Computers unwittingly infected with malware and chained together into botnets are a major source of spam and other annoyances. But should ISPs start blocking machines that have been roped into botnets?
Picture by dancoulter
At ZDNet, Liam Tung reports that the Internet Industry Association will push ahead this year with a plan to allow ISPs to temporarily 'quarantine' infected machines from network access, reducing their impact on others until the problem can be fixed. There had been a legal question over whether ISPs could do that without breaching privacy, but the IIA believes that issue has been resolved by a minor clause in the iiNet piracy decision. The code would be voluntary, and isn't likely to be implemented until June, following a period of public consultation.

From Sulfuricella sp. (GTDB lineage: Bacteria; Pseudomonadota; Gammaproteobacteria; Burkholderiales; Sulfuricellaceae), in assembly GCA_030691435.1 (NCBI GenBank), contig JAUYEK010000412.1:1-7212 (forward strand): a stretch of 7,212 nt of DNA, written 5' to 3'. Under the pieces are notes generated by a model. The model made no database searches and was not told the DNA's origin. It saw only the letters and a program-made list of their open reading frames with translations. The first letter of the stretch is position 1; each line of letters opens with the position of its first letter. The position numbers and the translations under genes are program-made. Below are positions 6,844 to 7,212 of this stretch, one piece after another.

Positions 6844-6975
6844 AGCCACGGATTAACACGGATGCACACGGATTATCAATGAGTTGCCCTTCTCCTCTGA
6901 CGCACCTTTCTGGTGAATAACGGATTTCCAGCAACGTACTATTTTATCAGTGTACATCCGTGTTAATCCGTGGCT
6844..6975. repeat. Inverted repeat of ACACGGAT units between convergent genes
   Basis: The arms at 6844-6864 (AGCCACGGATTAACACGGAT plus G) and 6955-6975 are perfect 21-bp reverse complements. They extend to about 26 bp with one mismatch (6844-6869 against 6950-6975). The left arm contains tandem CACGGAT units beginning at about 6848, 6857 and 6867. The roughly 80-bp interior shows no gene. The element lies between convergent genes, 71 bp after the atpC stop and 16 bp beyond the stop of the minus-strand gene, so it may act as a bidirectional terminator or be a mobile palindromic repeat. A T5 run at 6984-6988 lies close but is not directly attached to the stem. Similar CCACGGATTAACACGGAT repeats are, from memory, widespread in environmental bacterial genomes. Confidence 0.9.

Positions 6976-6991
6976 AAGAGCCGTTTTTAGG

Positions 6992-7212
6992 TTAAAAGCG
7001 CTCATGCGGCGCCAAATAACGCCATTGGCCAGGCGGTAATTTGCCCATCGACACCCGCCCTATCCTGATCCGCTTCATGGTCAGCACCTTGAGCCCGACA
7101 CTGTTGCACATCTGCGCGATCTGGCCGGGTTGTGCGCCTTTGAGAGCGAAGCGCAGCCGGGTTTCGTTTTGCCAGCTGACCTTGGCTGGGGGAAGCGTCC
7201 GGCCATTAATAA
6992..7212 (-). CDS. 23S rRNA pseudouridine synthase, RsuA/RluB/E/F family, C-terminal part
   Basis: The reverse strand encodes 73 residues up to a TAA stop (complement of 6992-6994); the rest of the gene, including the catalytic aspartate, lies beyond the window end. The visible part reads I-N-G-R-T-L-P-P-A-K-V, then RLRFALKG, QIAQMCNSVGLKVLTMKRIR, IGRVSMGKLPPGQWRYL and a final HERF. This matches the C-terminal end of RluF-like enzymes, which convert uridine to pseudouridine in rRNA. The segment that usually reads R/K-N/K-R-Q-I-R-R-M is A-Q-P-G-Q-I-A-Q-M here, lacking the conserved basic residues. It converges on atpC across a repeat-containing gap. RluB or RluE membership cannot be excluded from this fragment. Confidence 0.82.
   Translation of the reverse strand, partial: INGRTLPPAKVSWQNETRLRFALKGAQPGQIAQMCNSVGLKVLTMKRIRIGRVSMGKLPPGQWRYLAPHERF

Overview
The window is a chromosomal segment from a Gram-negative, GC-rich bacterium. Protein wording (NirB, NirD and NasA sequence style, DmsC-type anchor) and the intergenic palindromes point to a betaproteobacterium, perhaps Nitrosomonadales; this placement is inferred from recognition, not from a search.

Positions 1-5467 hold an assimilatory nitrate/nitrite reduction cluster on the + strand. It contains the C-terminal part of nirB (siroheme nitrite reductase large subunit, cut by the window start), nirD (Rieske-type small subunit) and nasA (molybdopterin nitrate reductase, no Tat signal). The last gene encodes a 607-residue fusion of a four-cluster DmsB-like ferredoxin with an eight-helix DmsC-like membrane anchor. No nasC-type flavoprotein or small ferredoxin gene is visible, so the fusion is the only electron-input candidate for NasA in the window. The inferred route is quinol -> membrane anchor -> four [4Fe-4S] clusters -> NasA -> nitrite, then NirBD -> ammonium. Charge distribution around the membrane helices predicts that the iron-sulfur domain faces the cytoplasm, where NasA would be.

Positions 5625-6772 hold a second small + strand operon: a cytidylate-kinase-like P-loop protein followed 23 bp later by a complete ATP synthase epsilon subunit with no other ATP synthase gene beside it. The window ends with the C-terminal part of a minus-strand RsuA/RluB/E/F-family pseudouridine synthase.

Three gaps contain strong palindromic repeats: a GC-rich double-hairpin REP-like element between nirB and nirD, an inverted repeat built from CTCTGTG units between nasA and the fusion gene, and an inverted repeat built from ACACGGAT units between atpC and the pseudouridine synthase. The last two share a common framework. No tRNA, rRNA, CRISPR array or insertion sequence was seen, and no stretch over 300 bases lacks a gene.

The arguments for this proposal are pretty solid: users who aren't aware they're part of a botnet are creating a major inconvenience and supporting criminal activity, as well as potentially opening themselves up to much larger bills if they exceed their monthly download limits. The obvious downside is that it extends the ways in which an ISP might monitor customer traffic, but, compared to proposals to impose a mandatory filter of unspecified content on everybody, that seems relatively minor.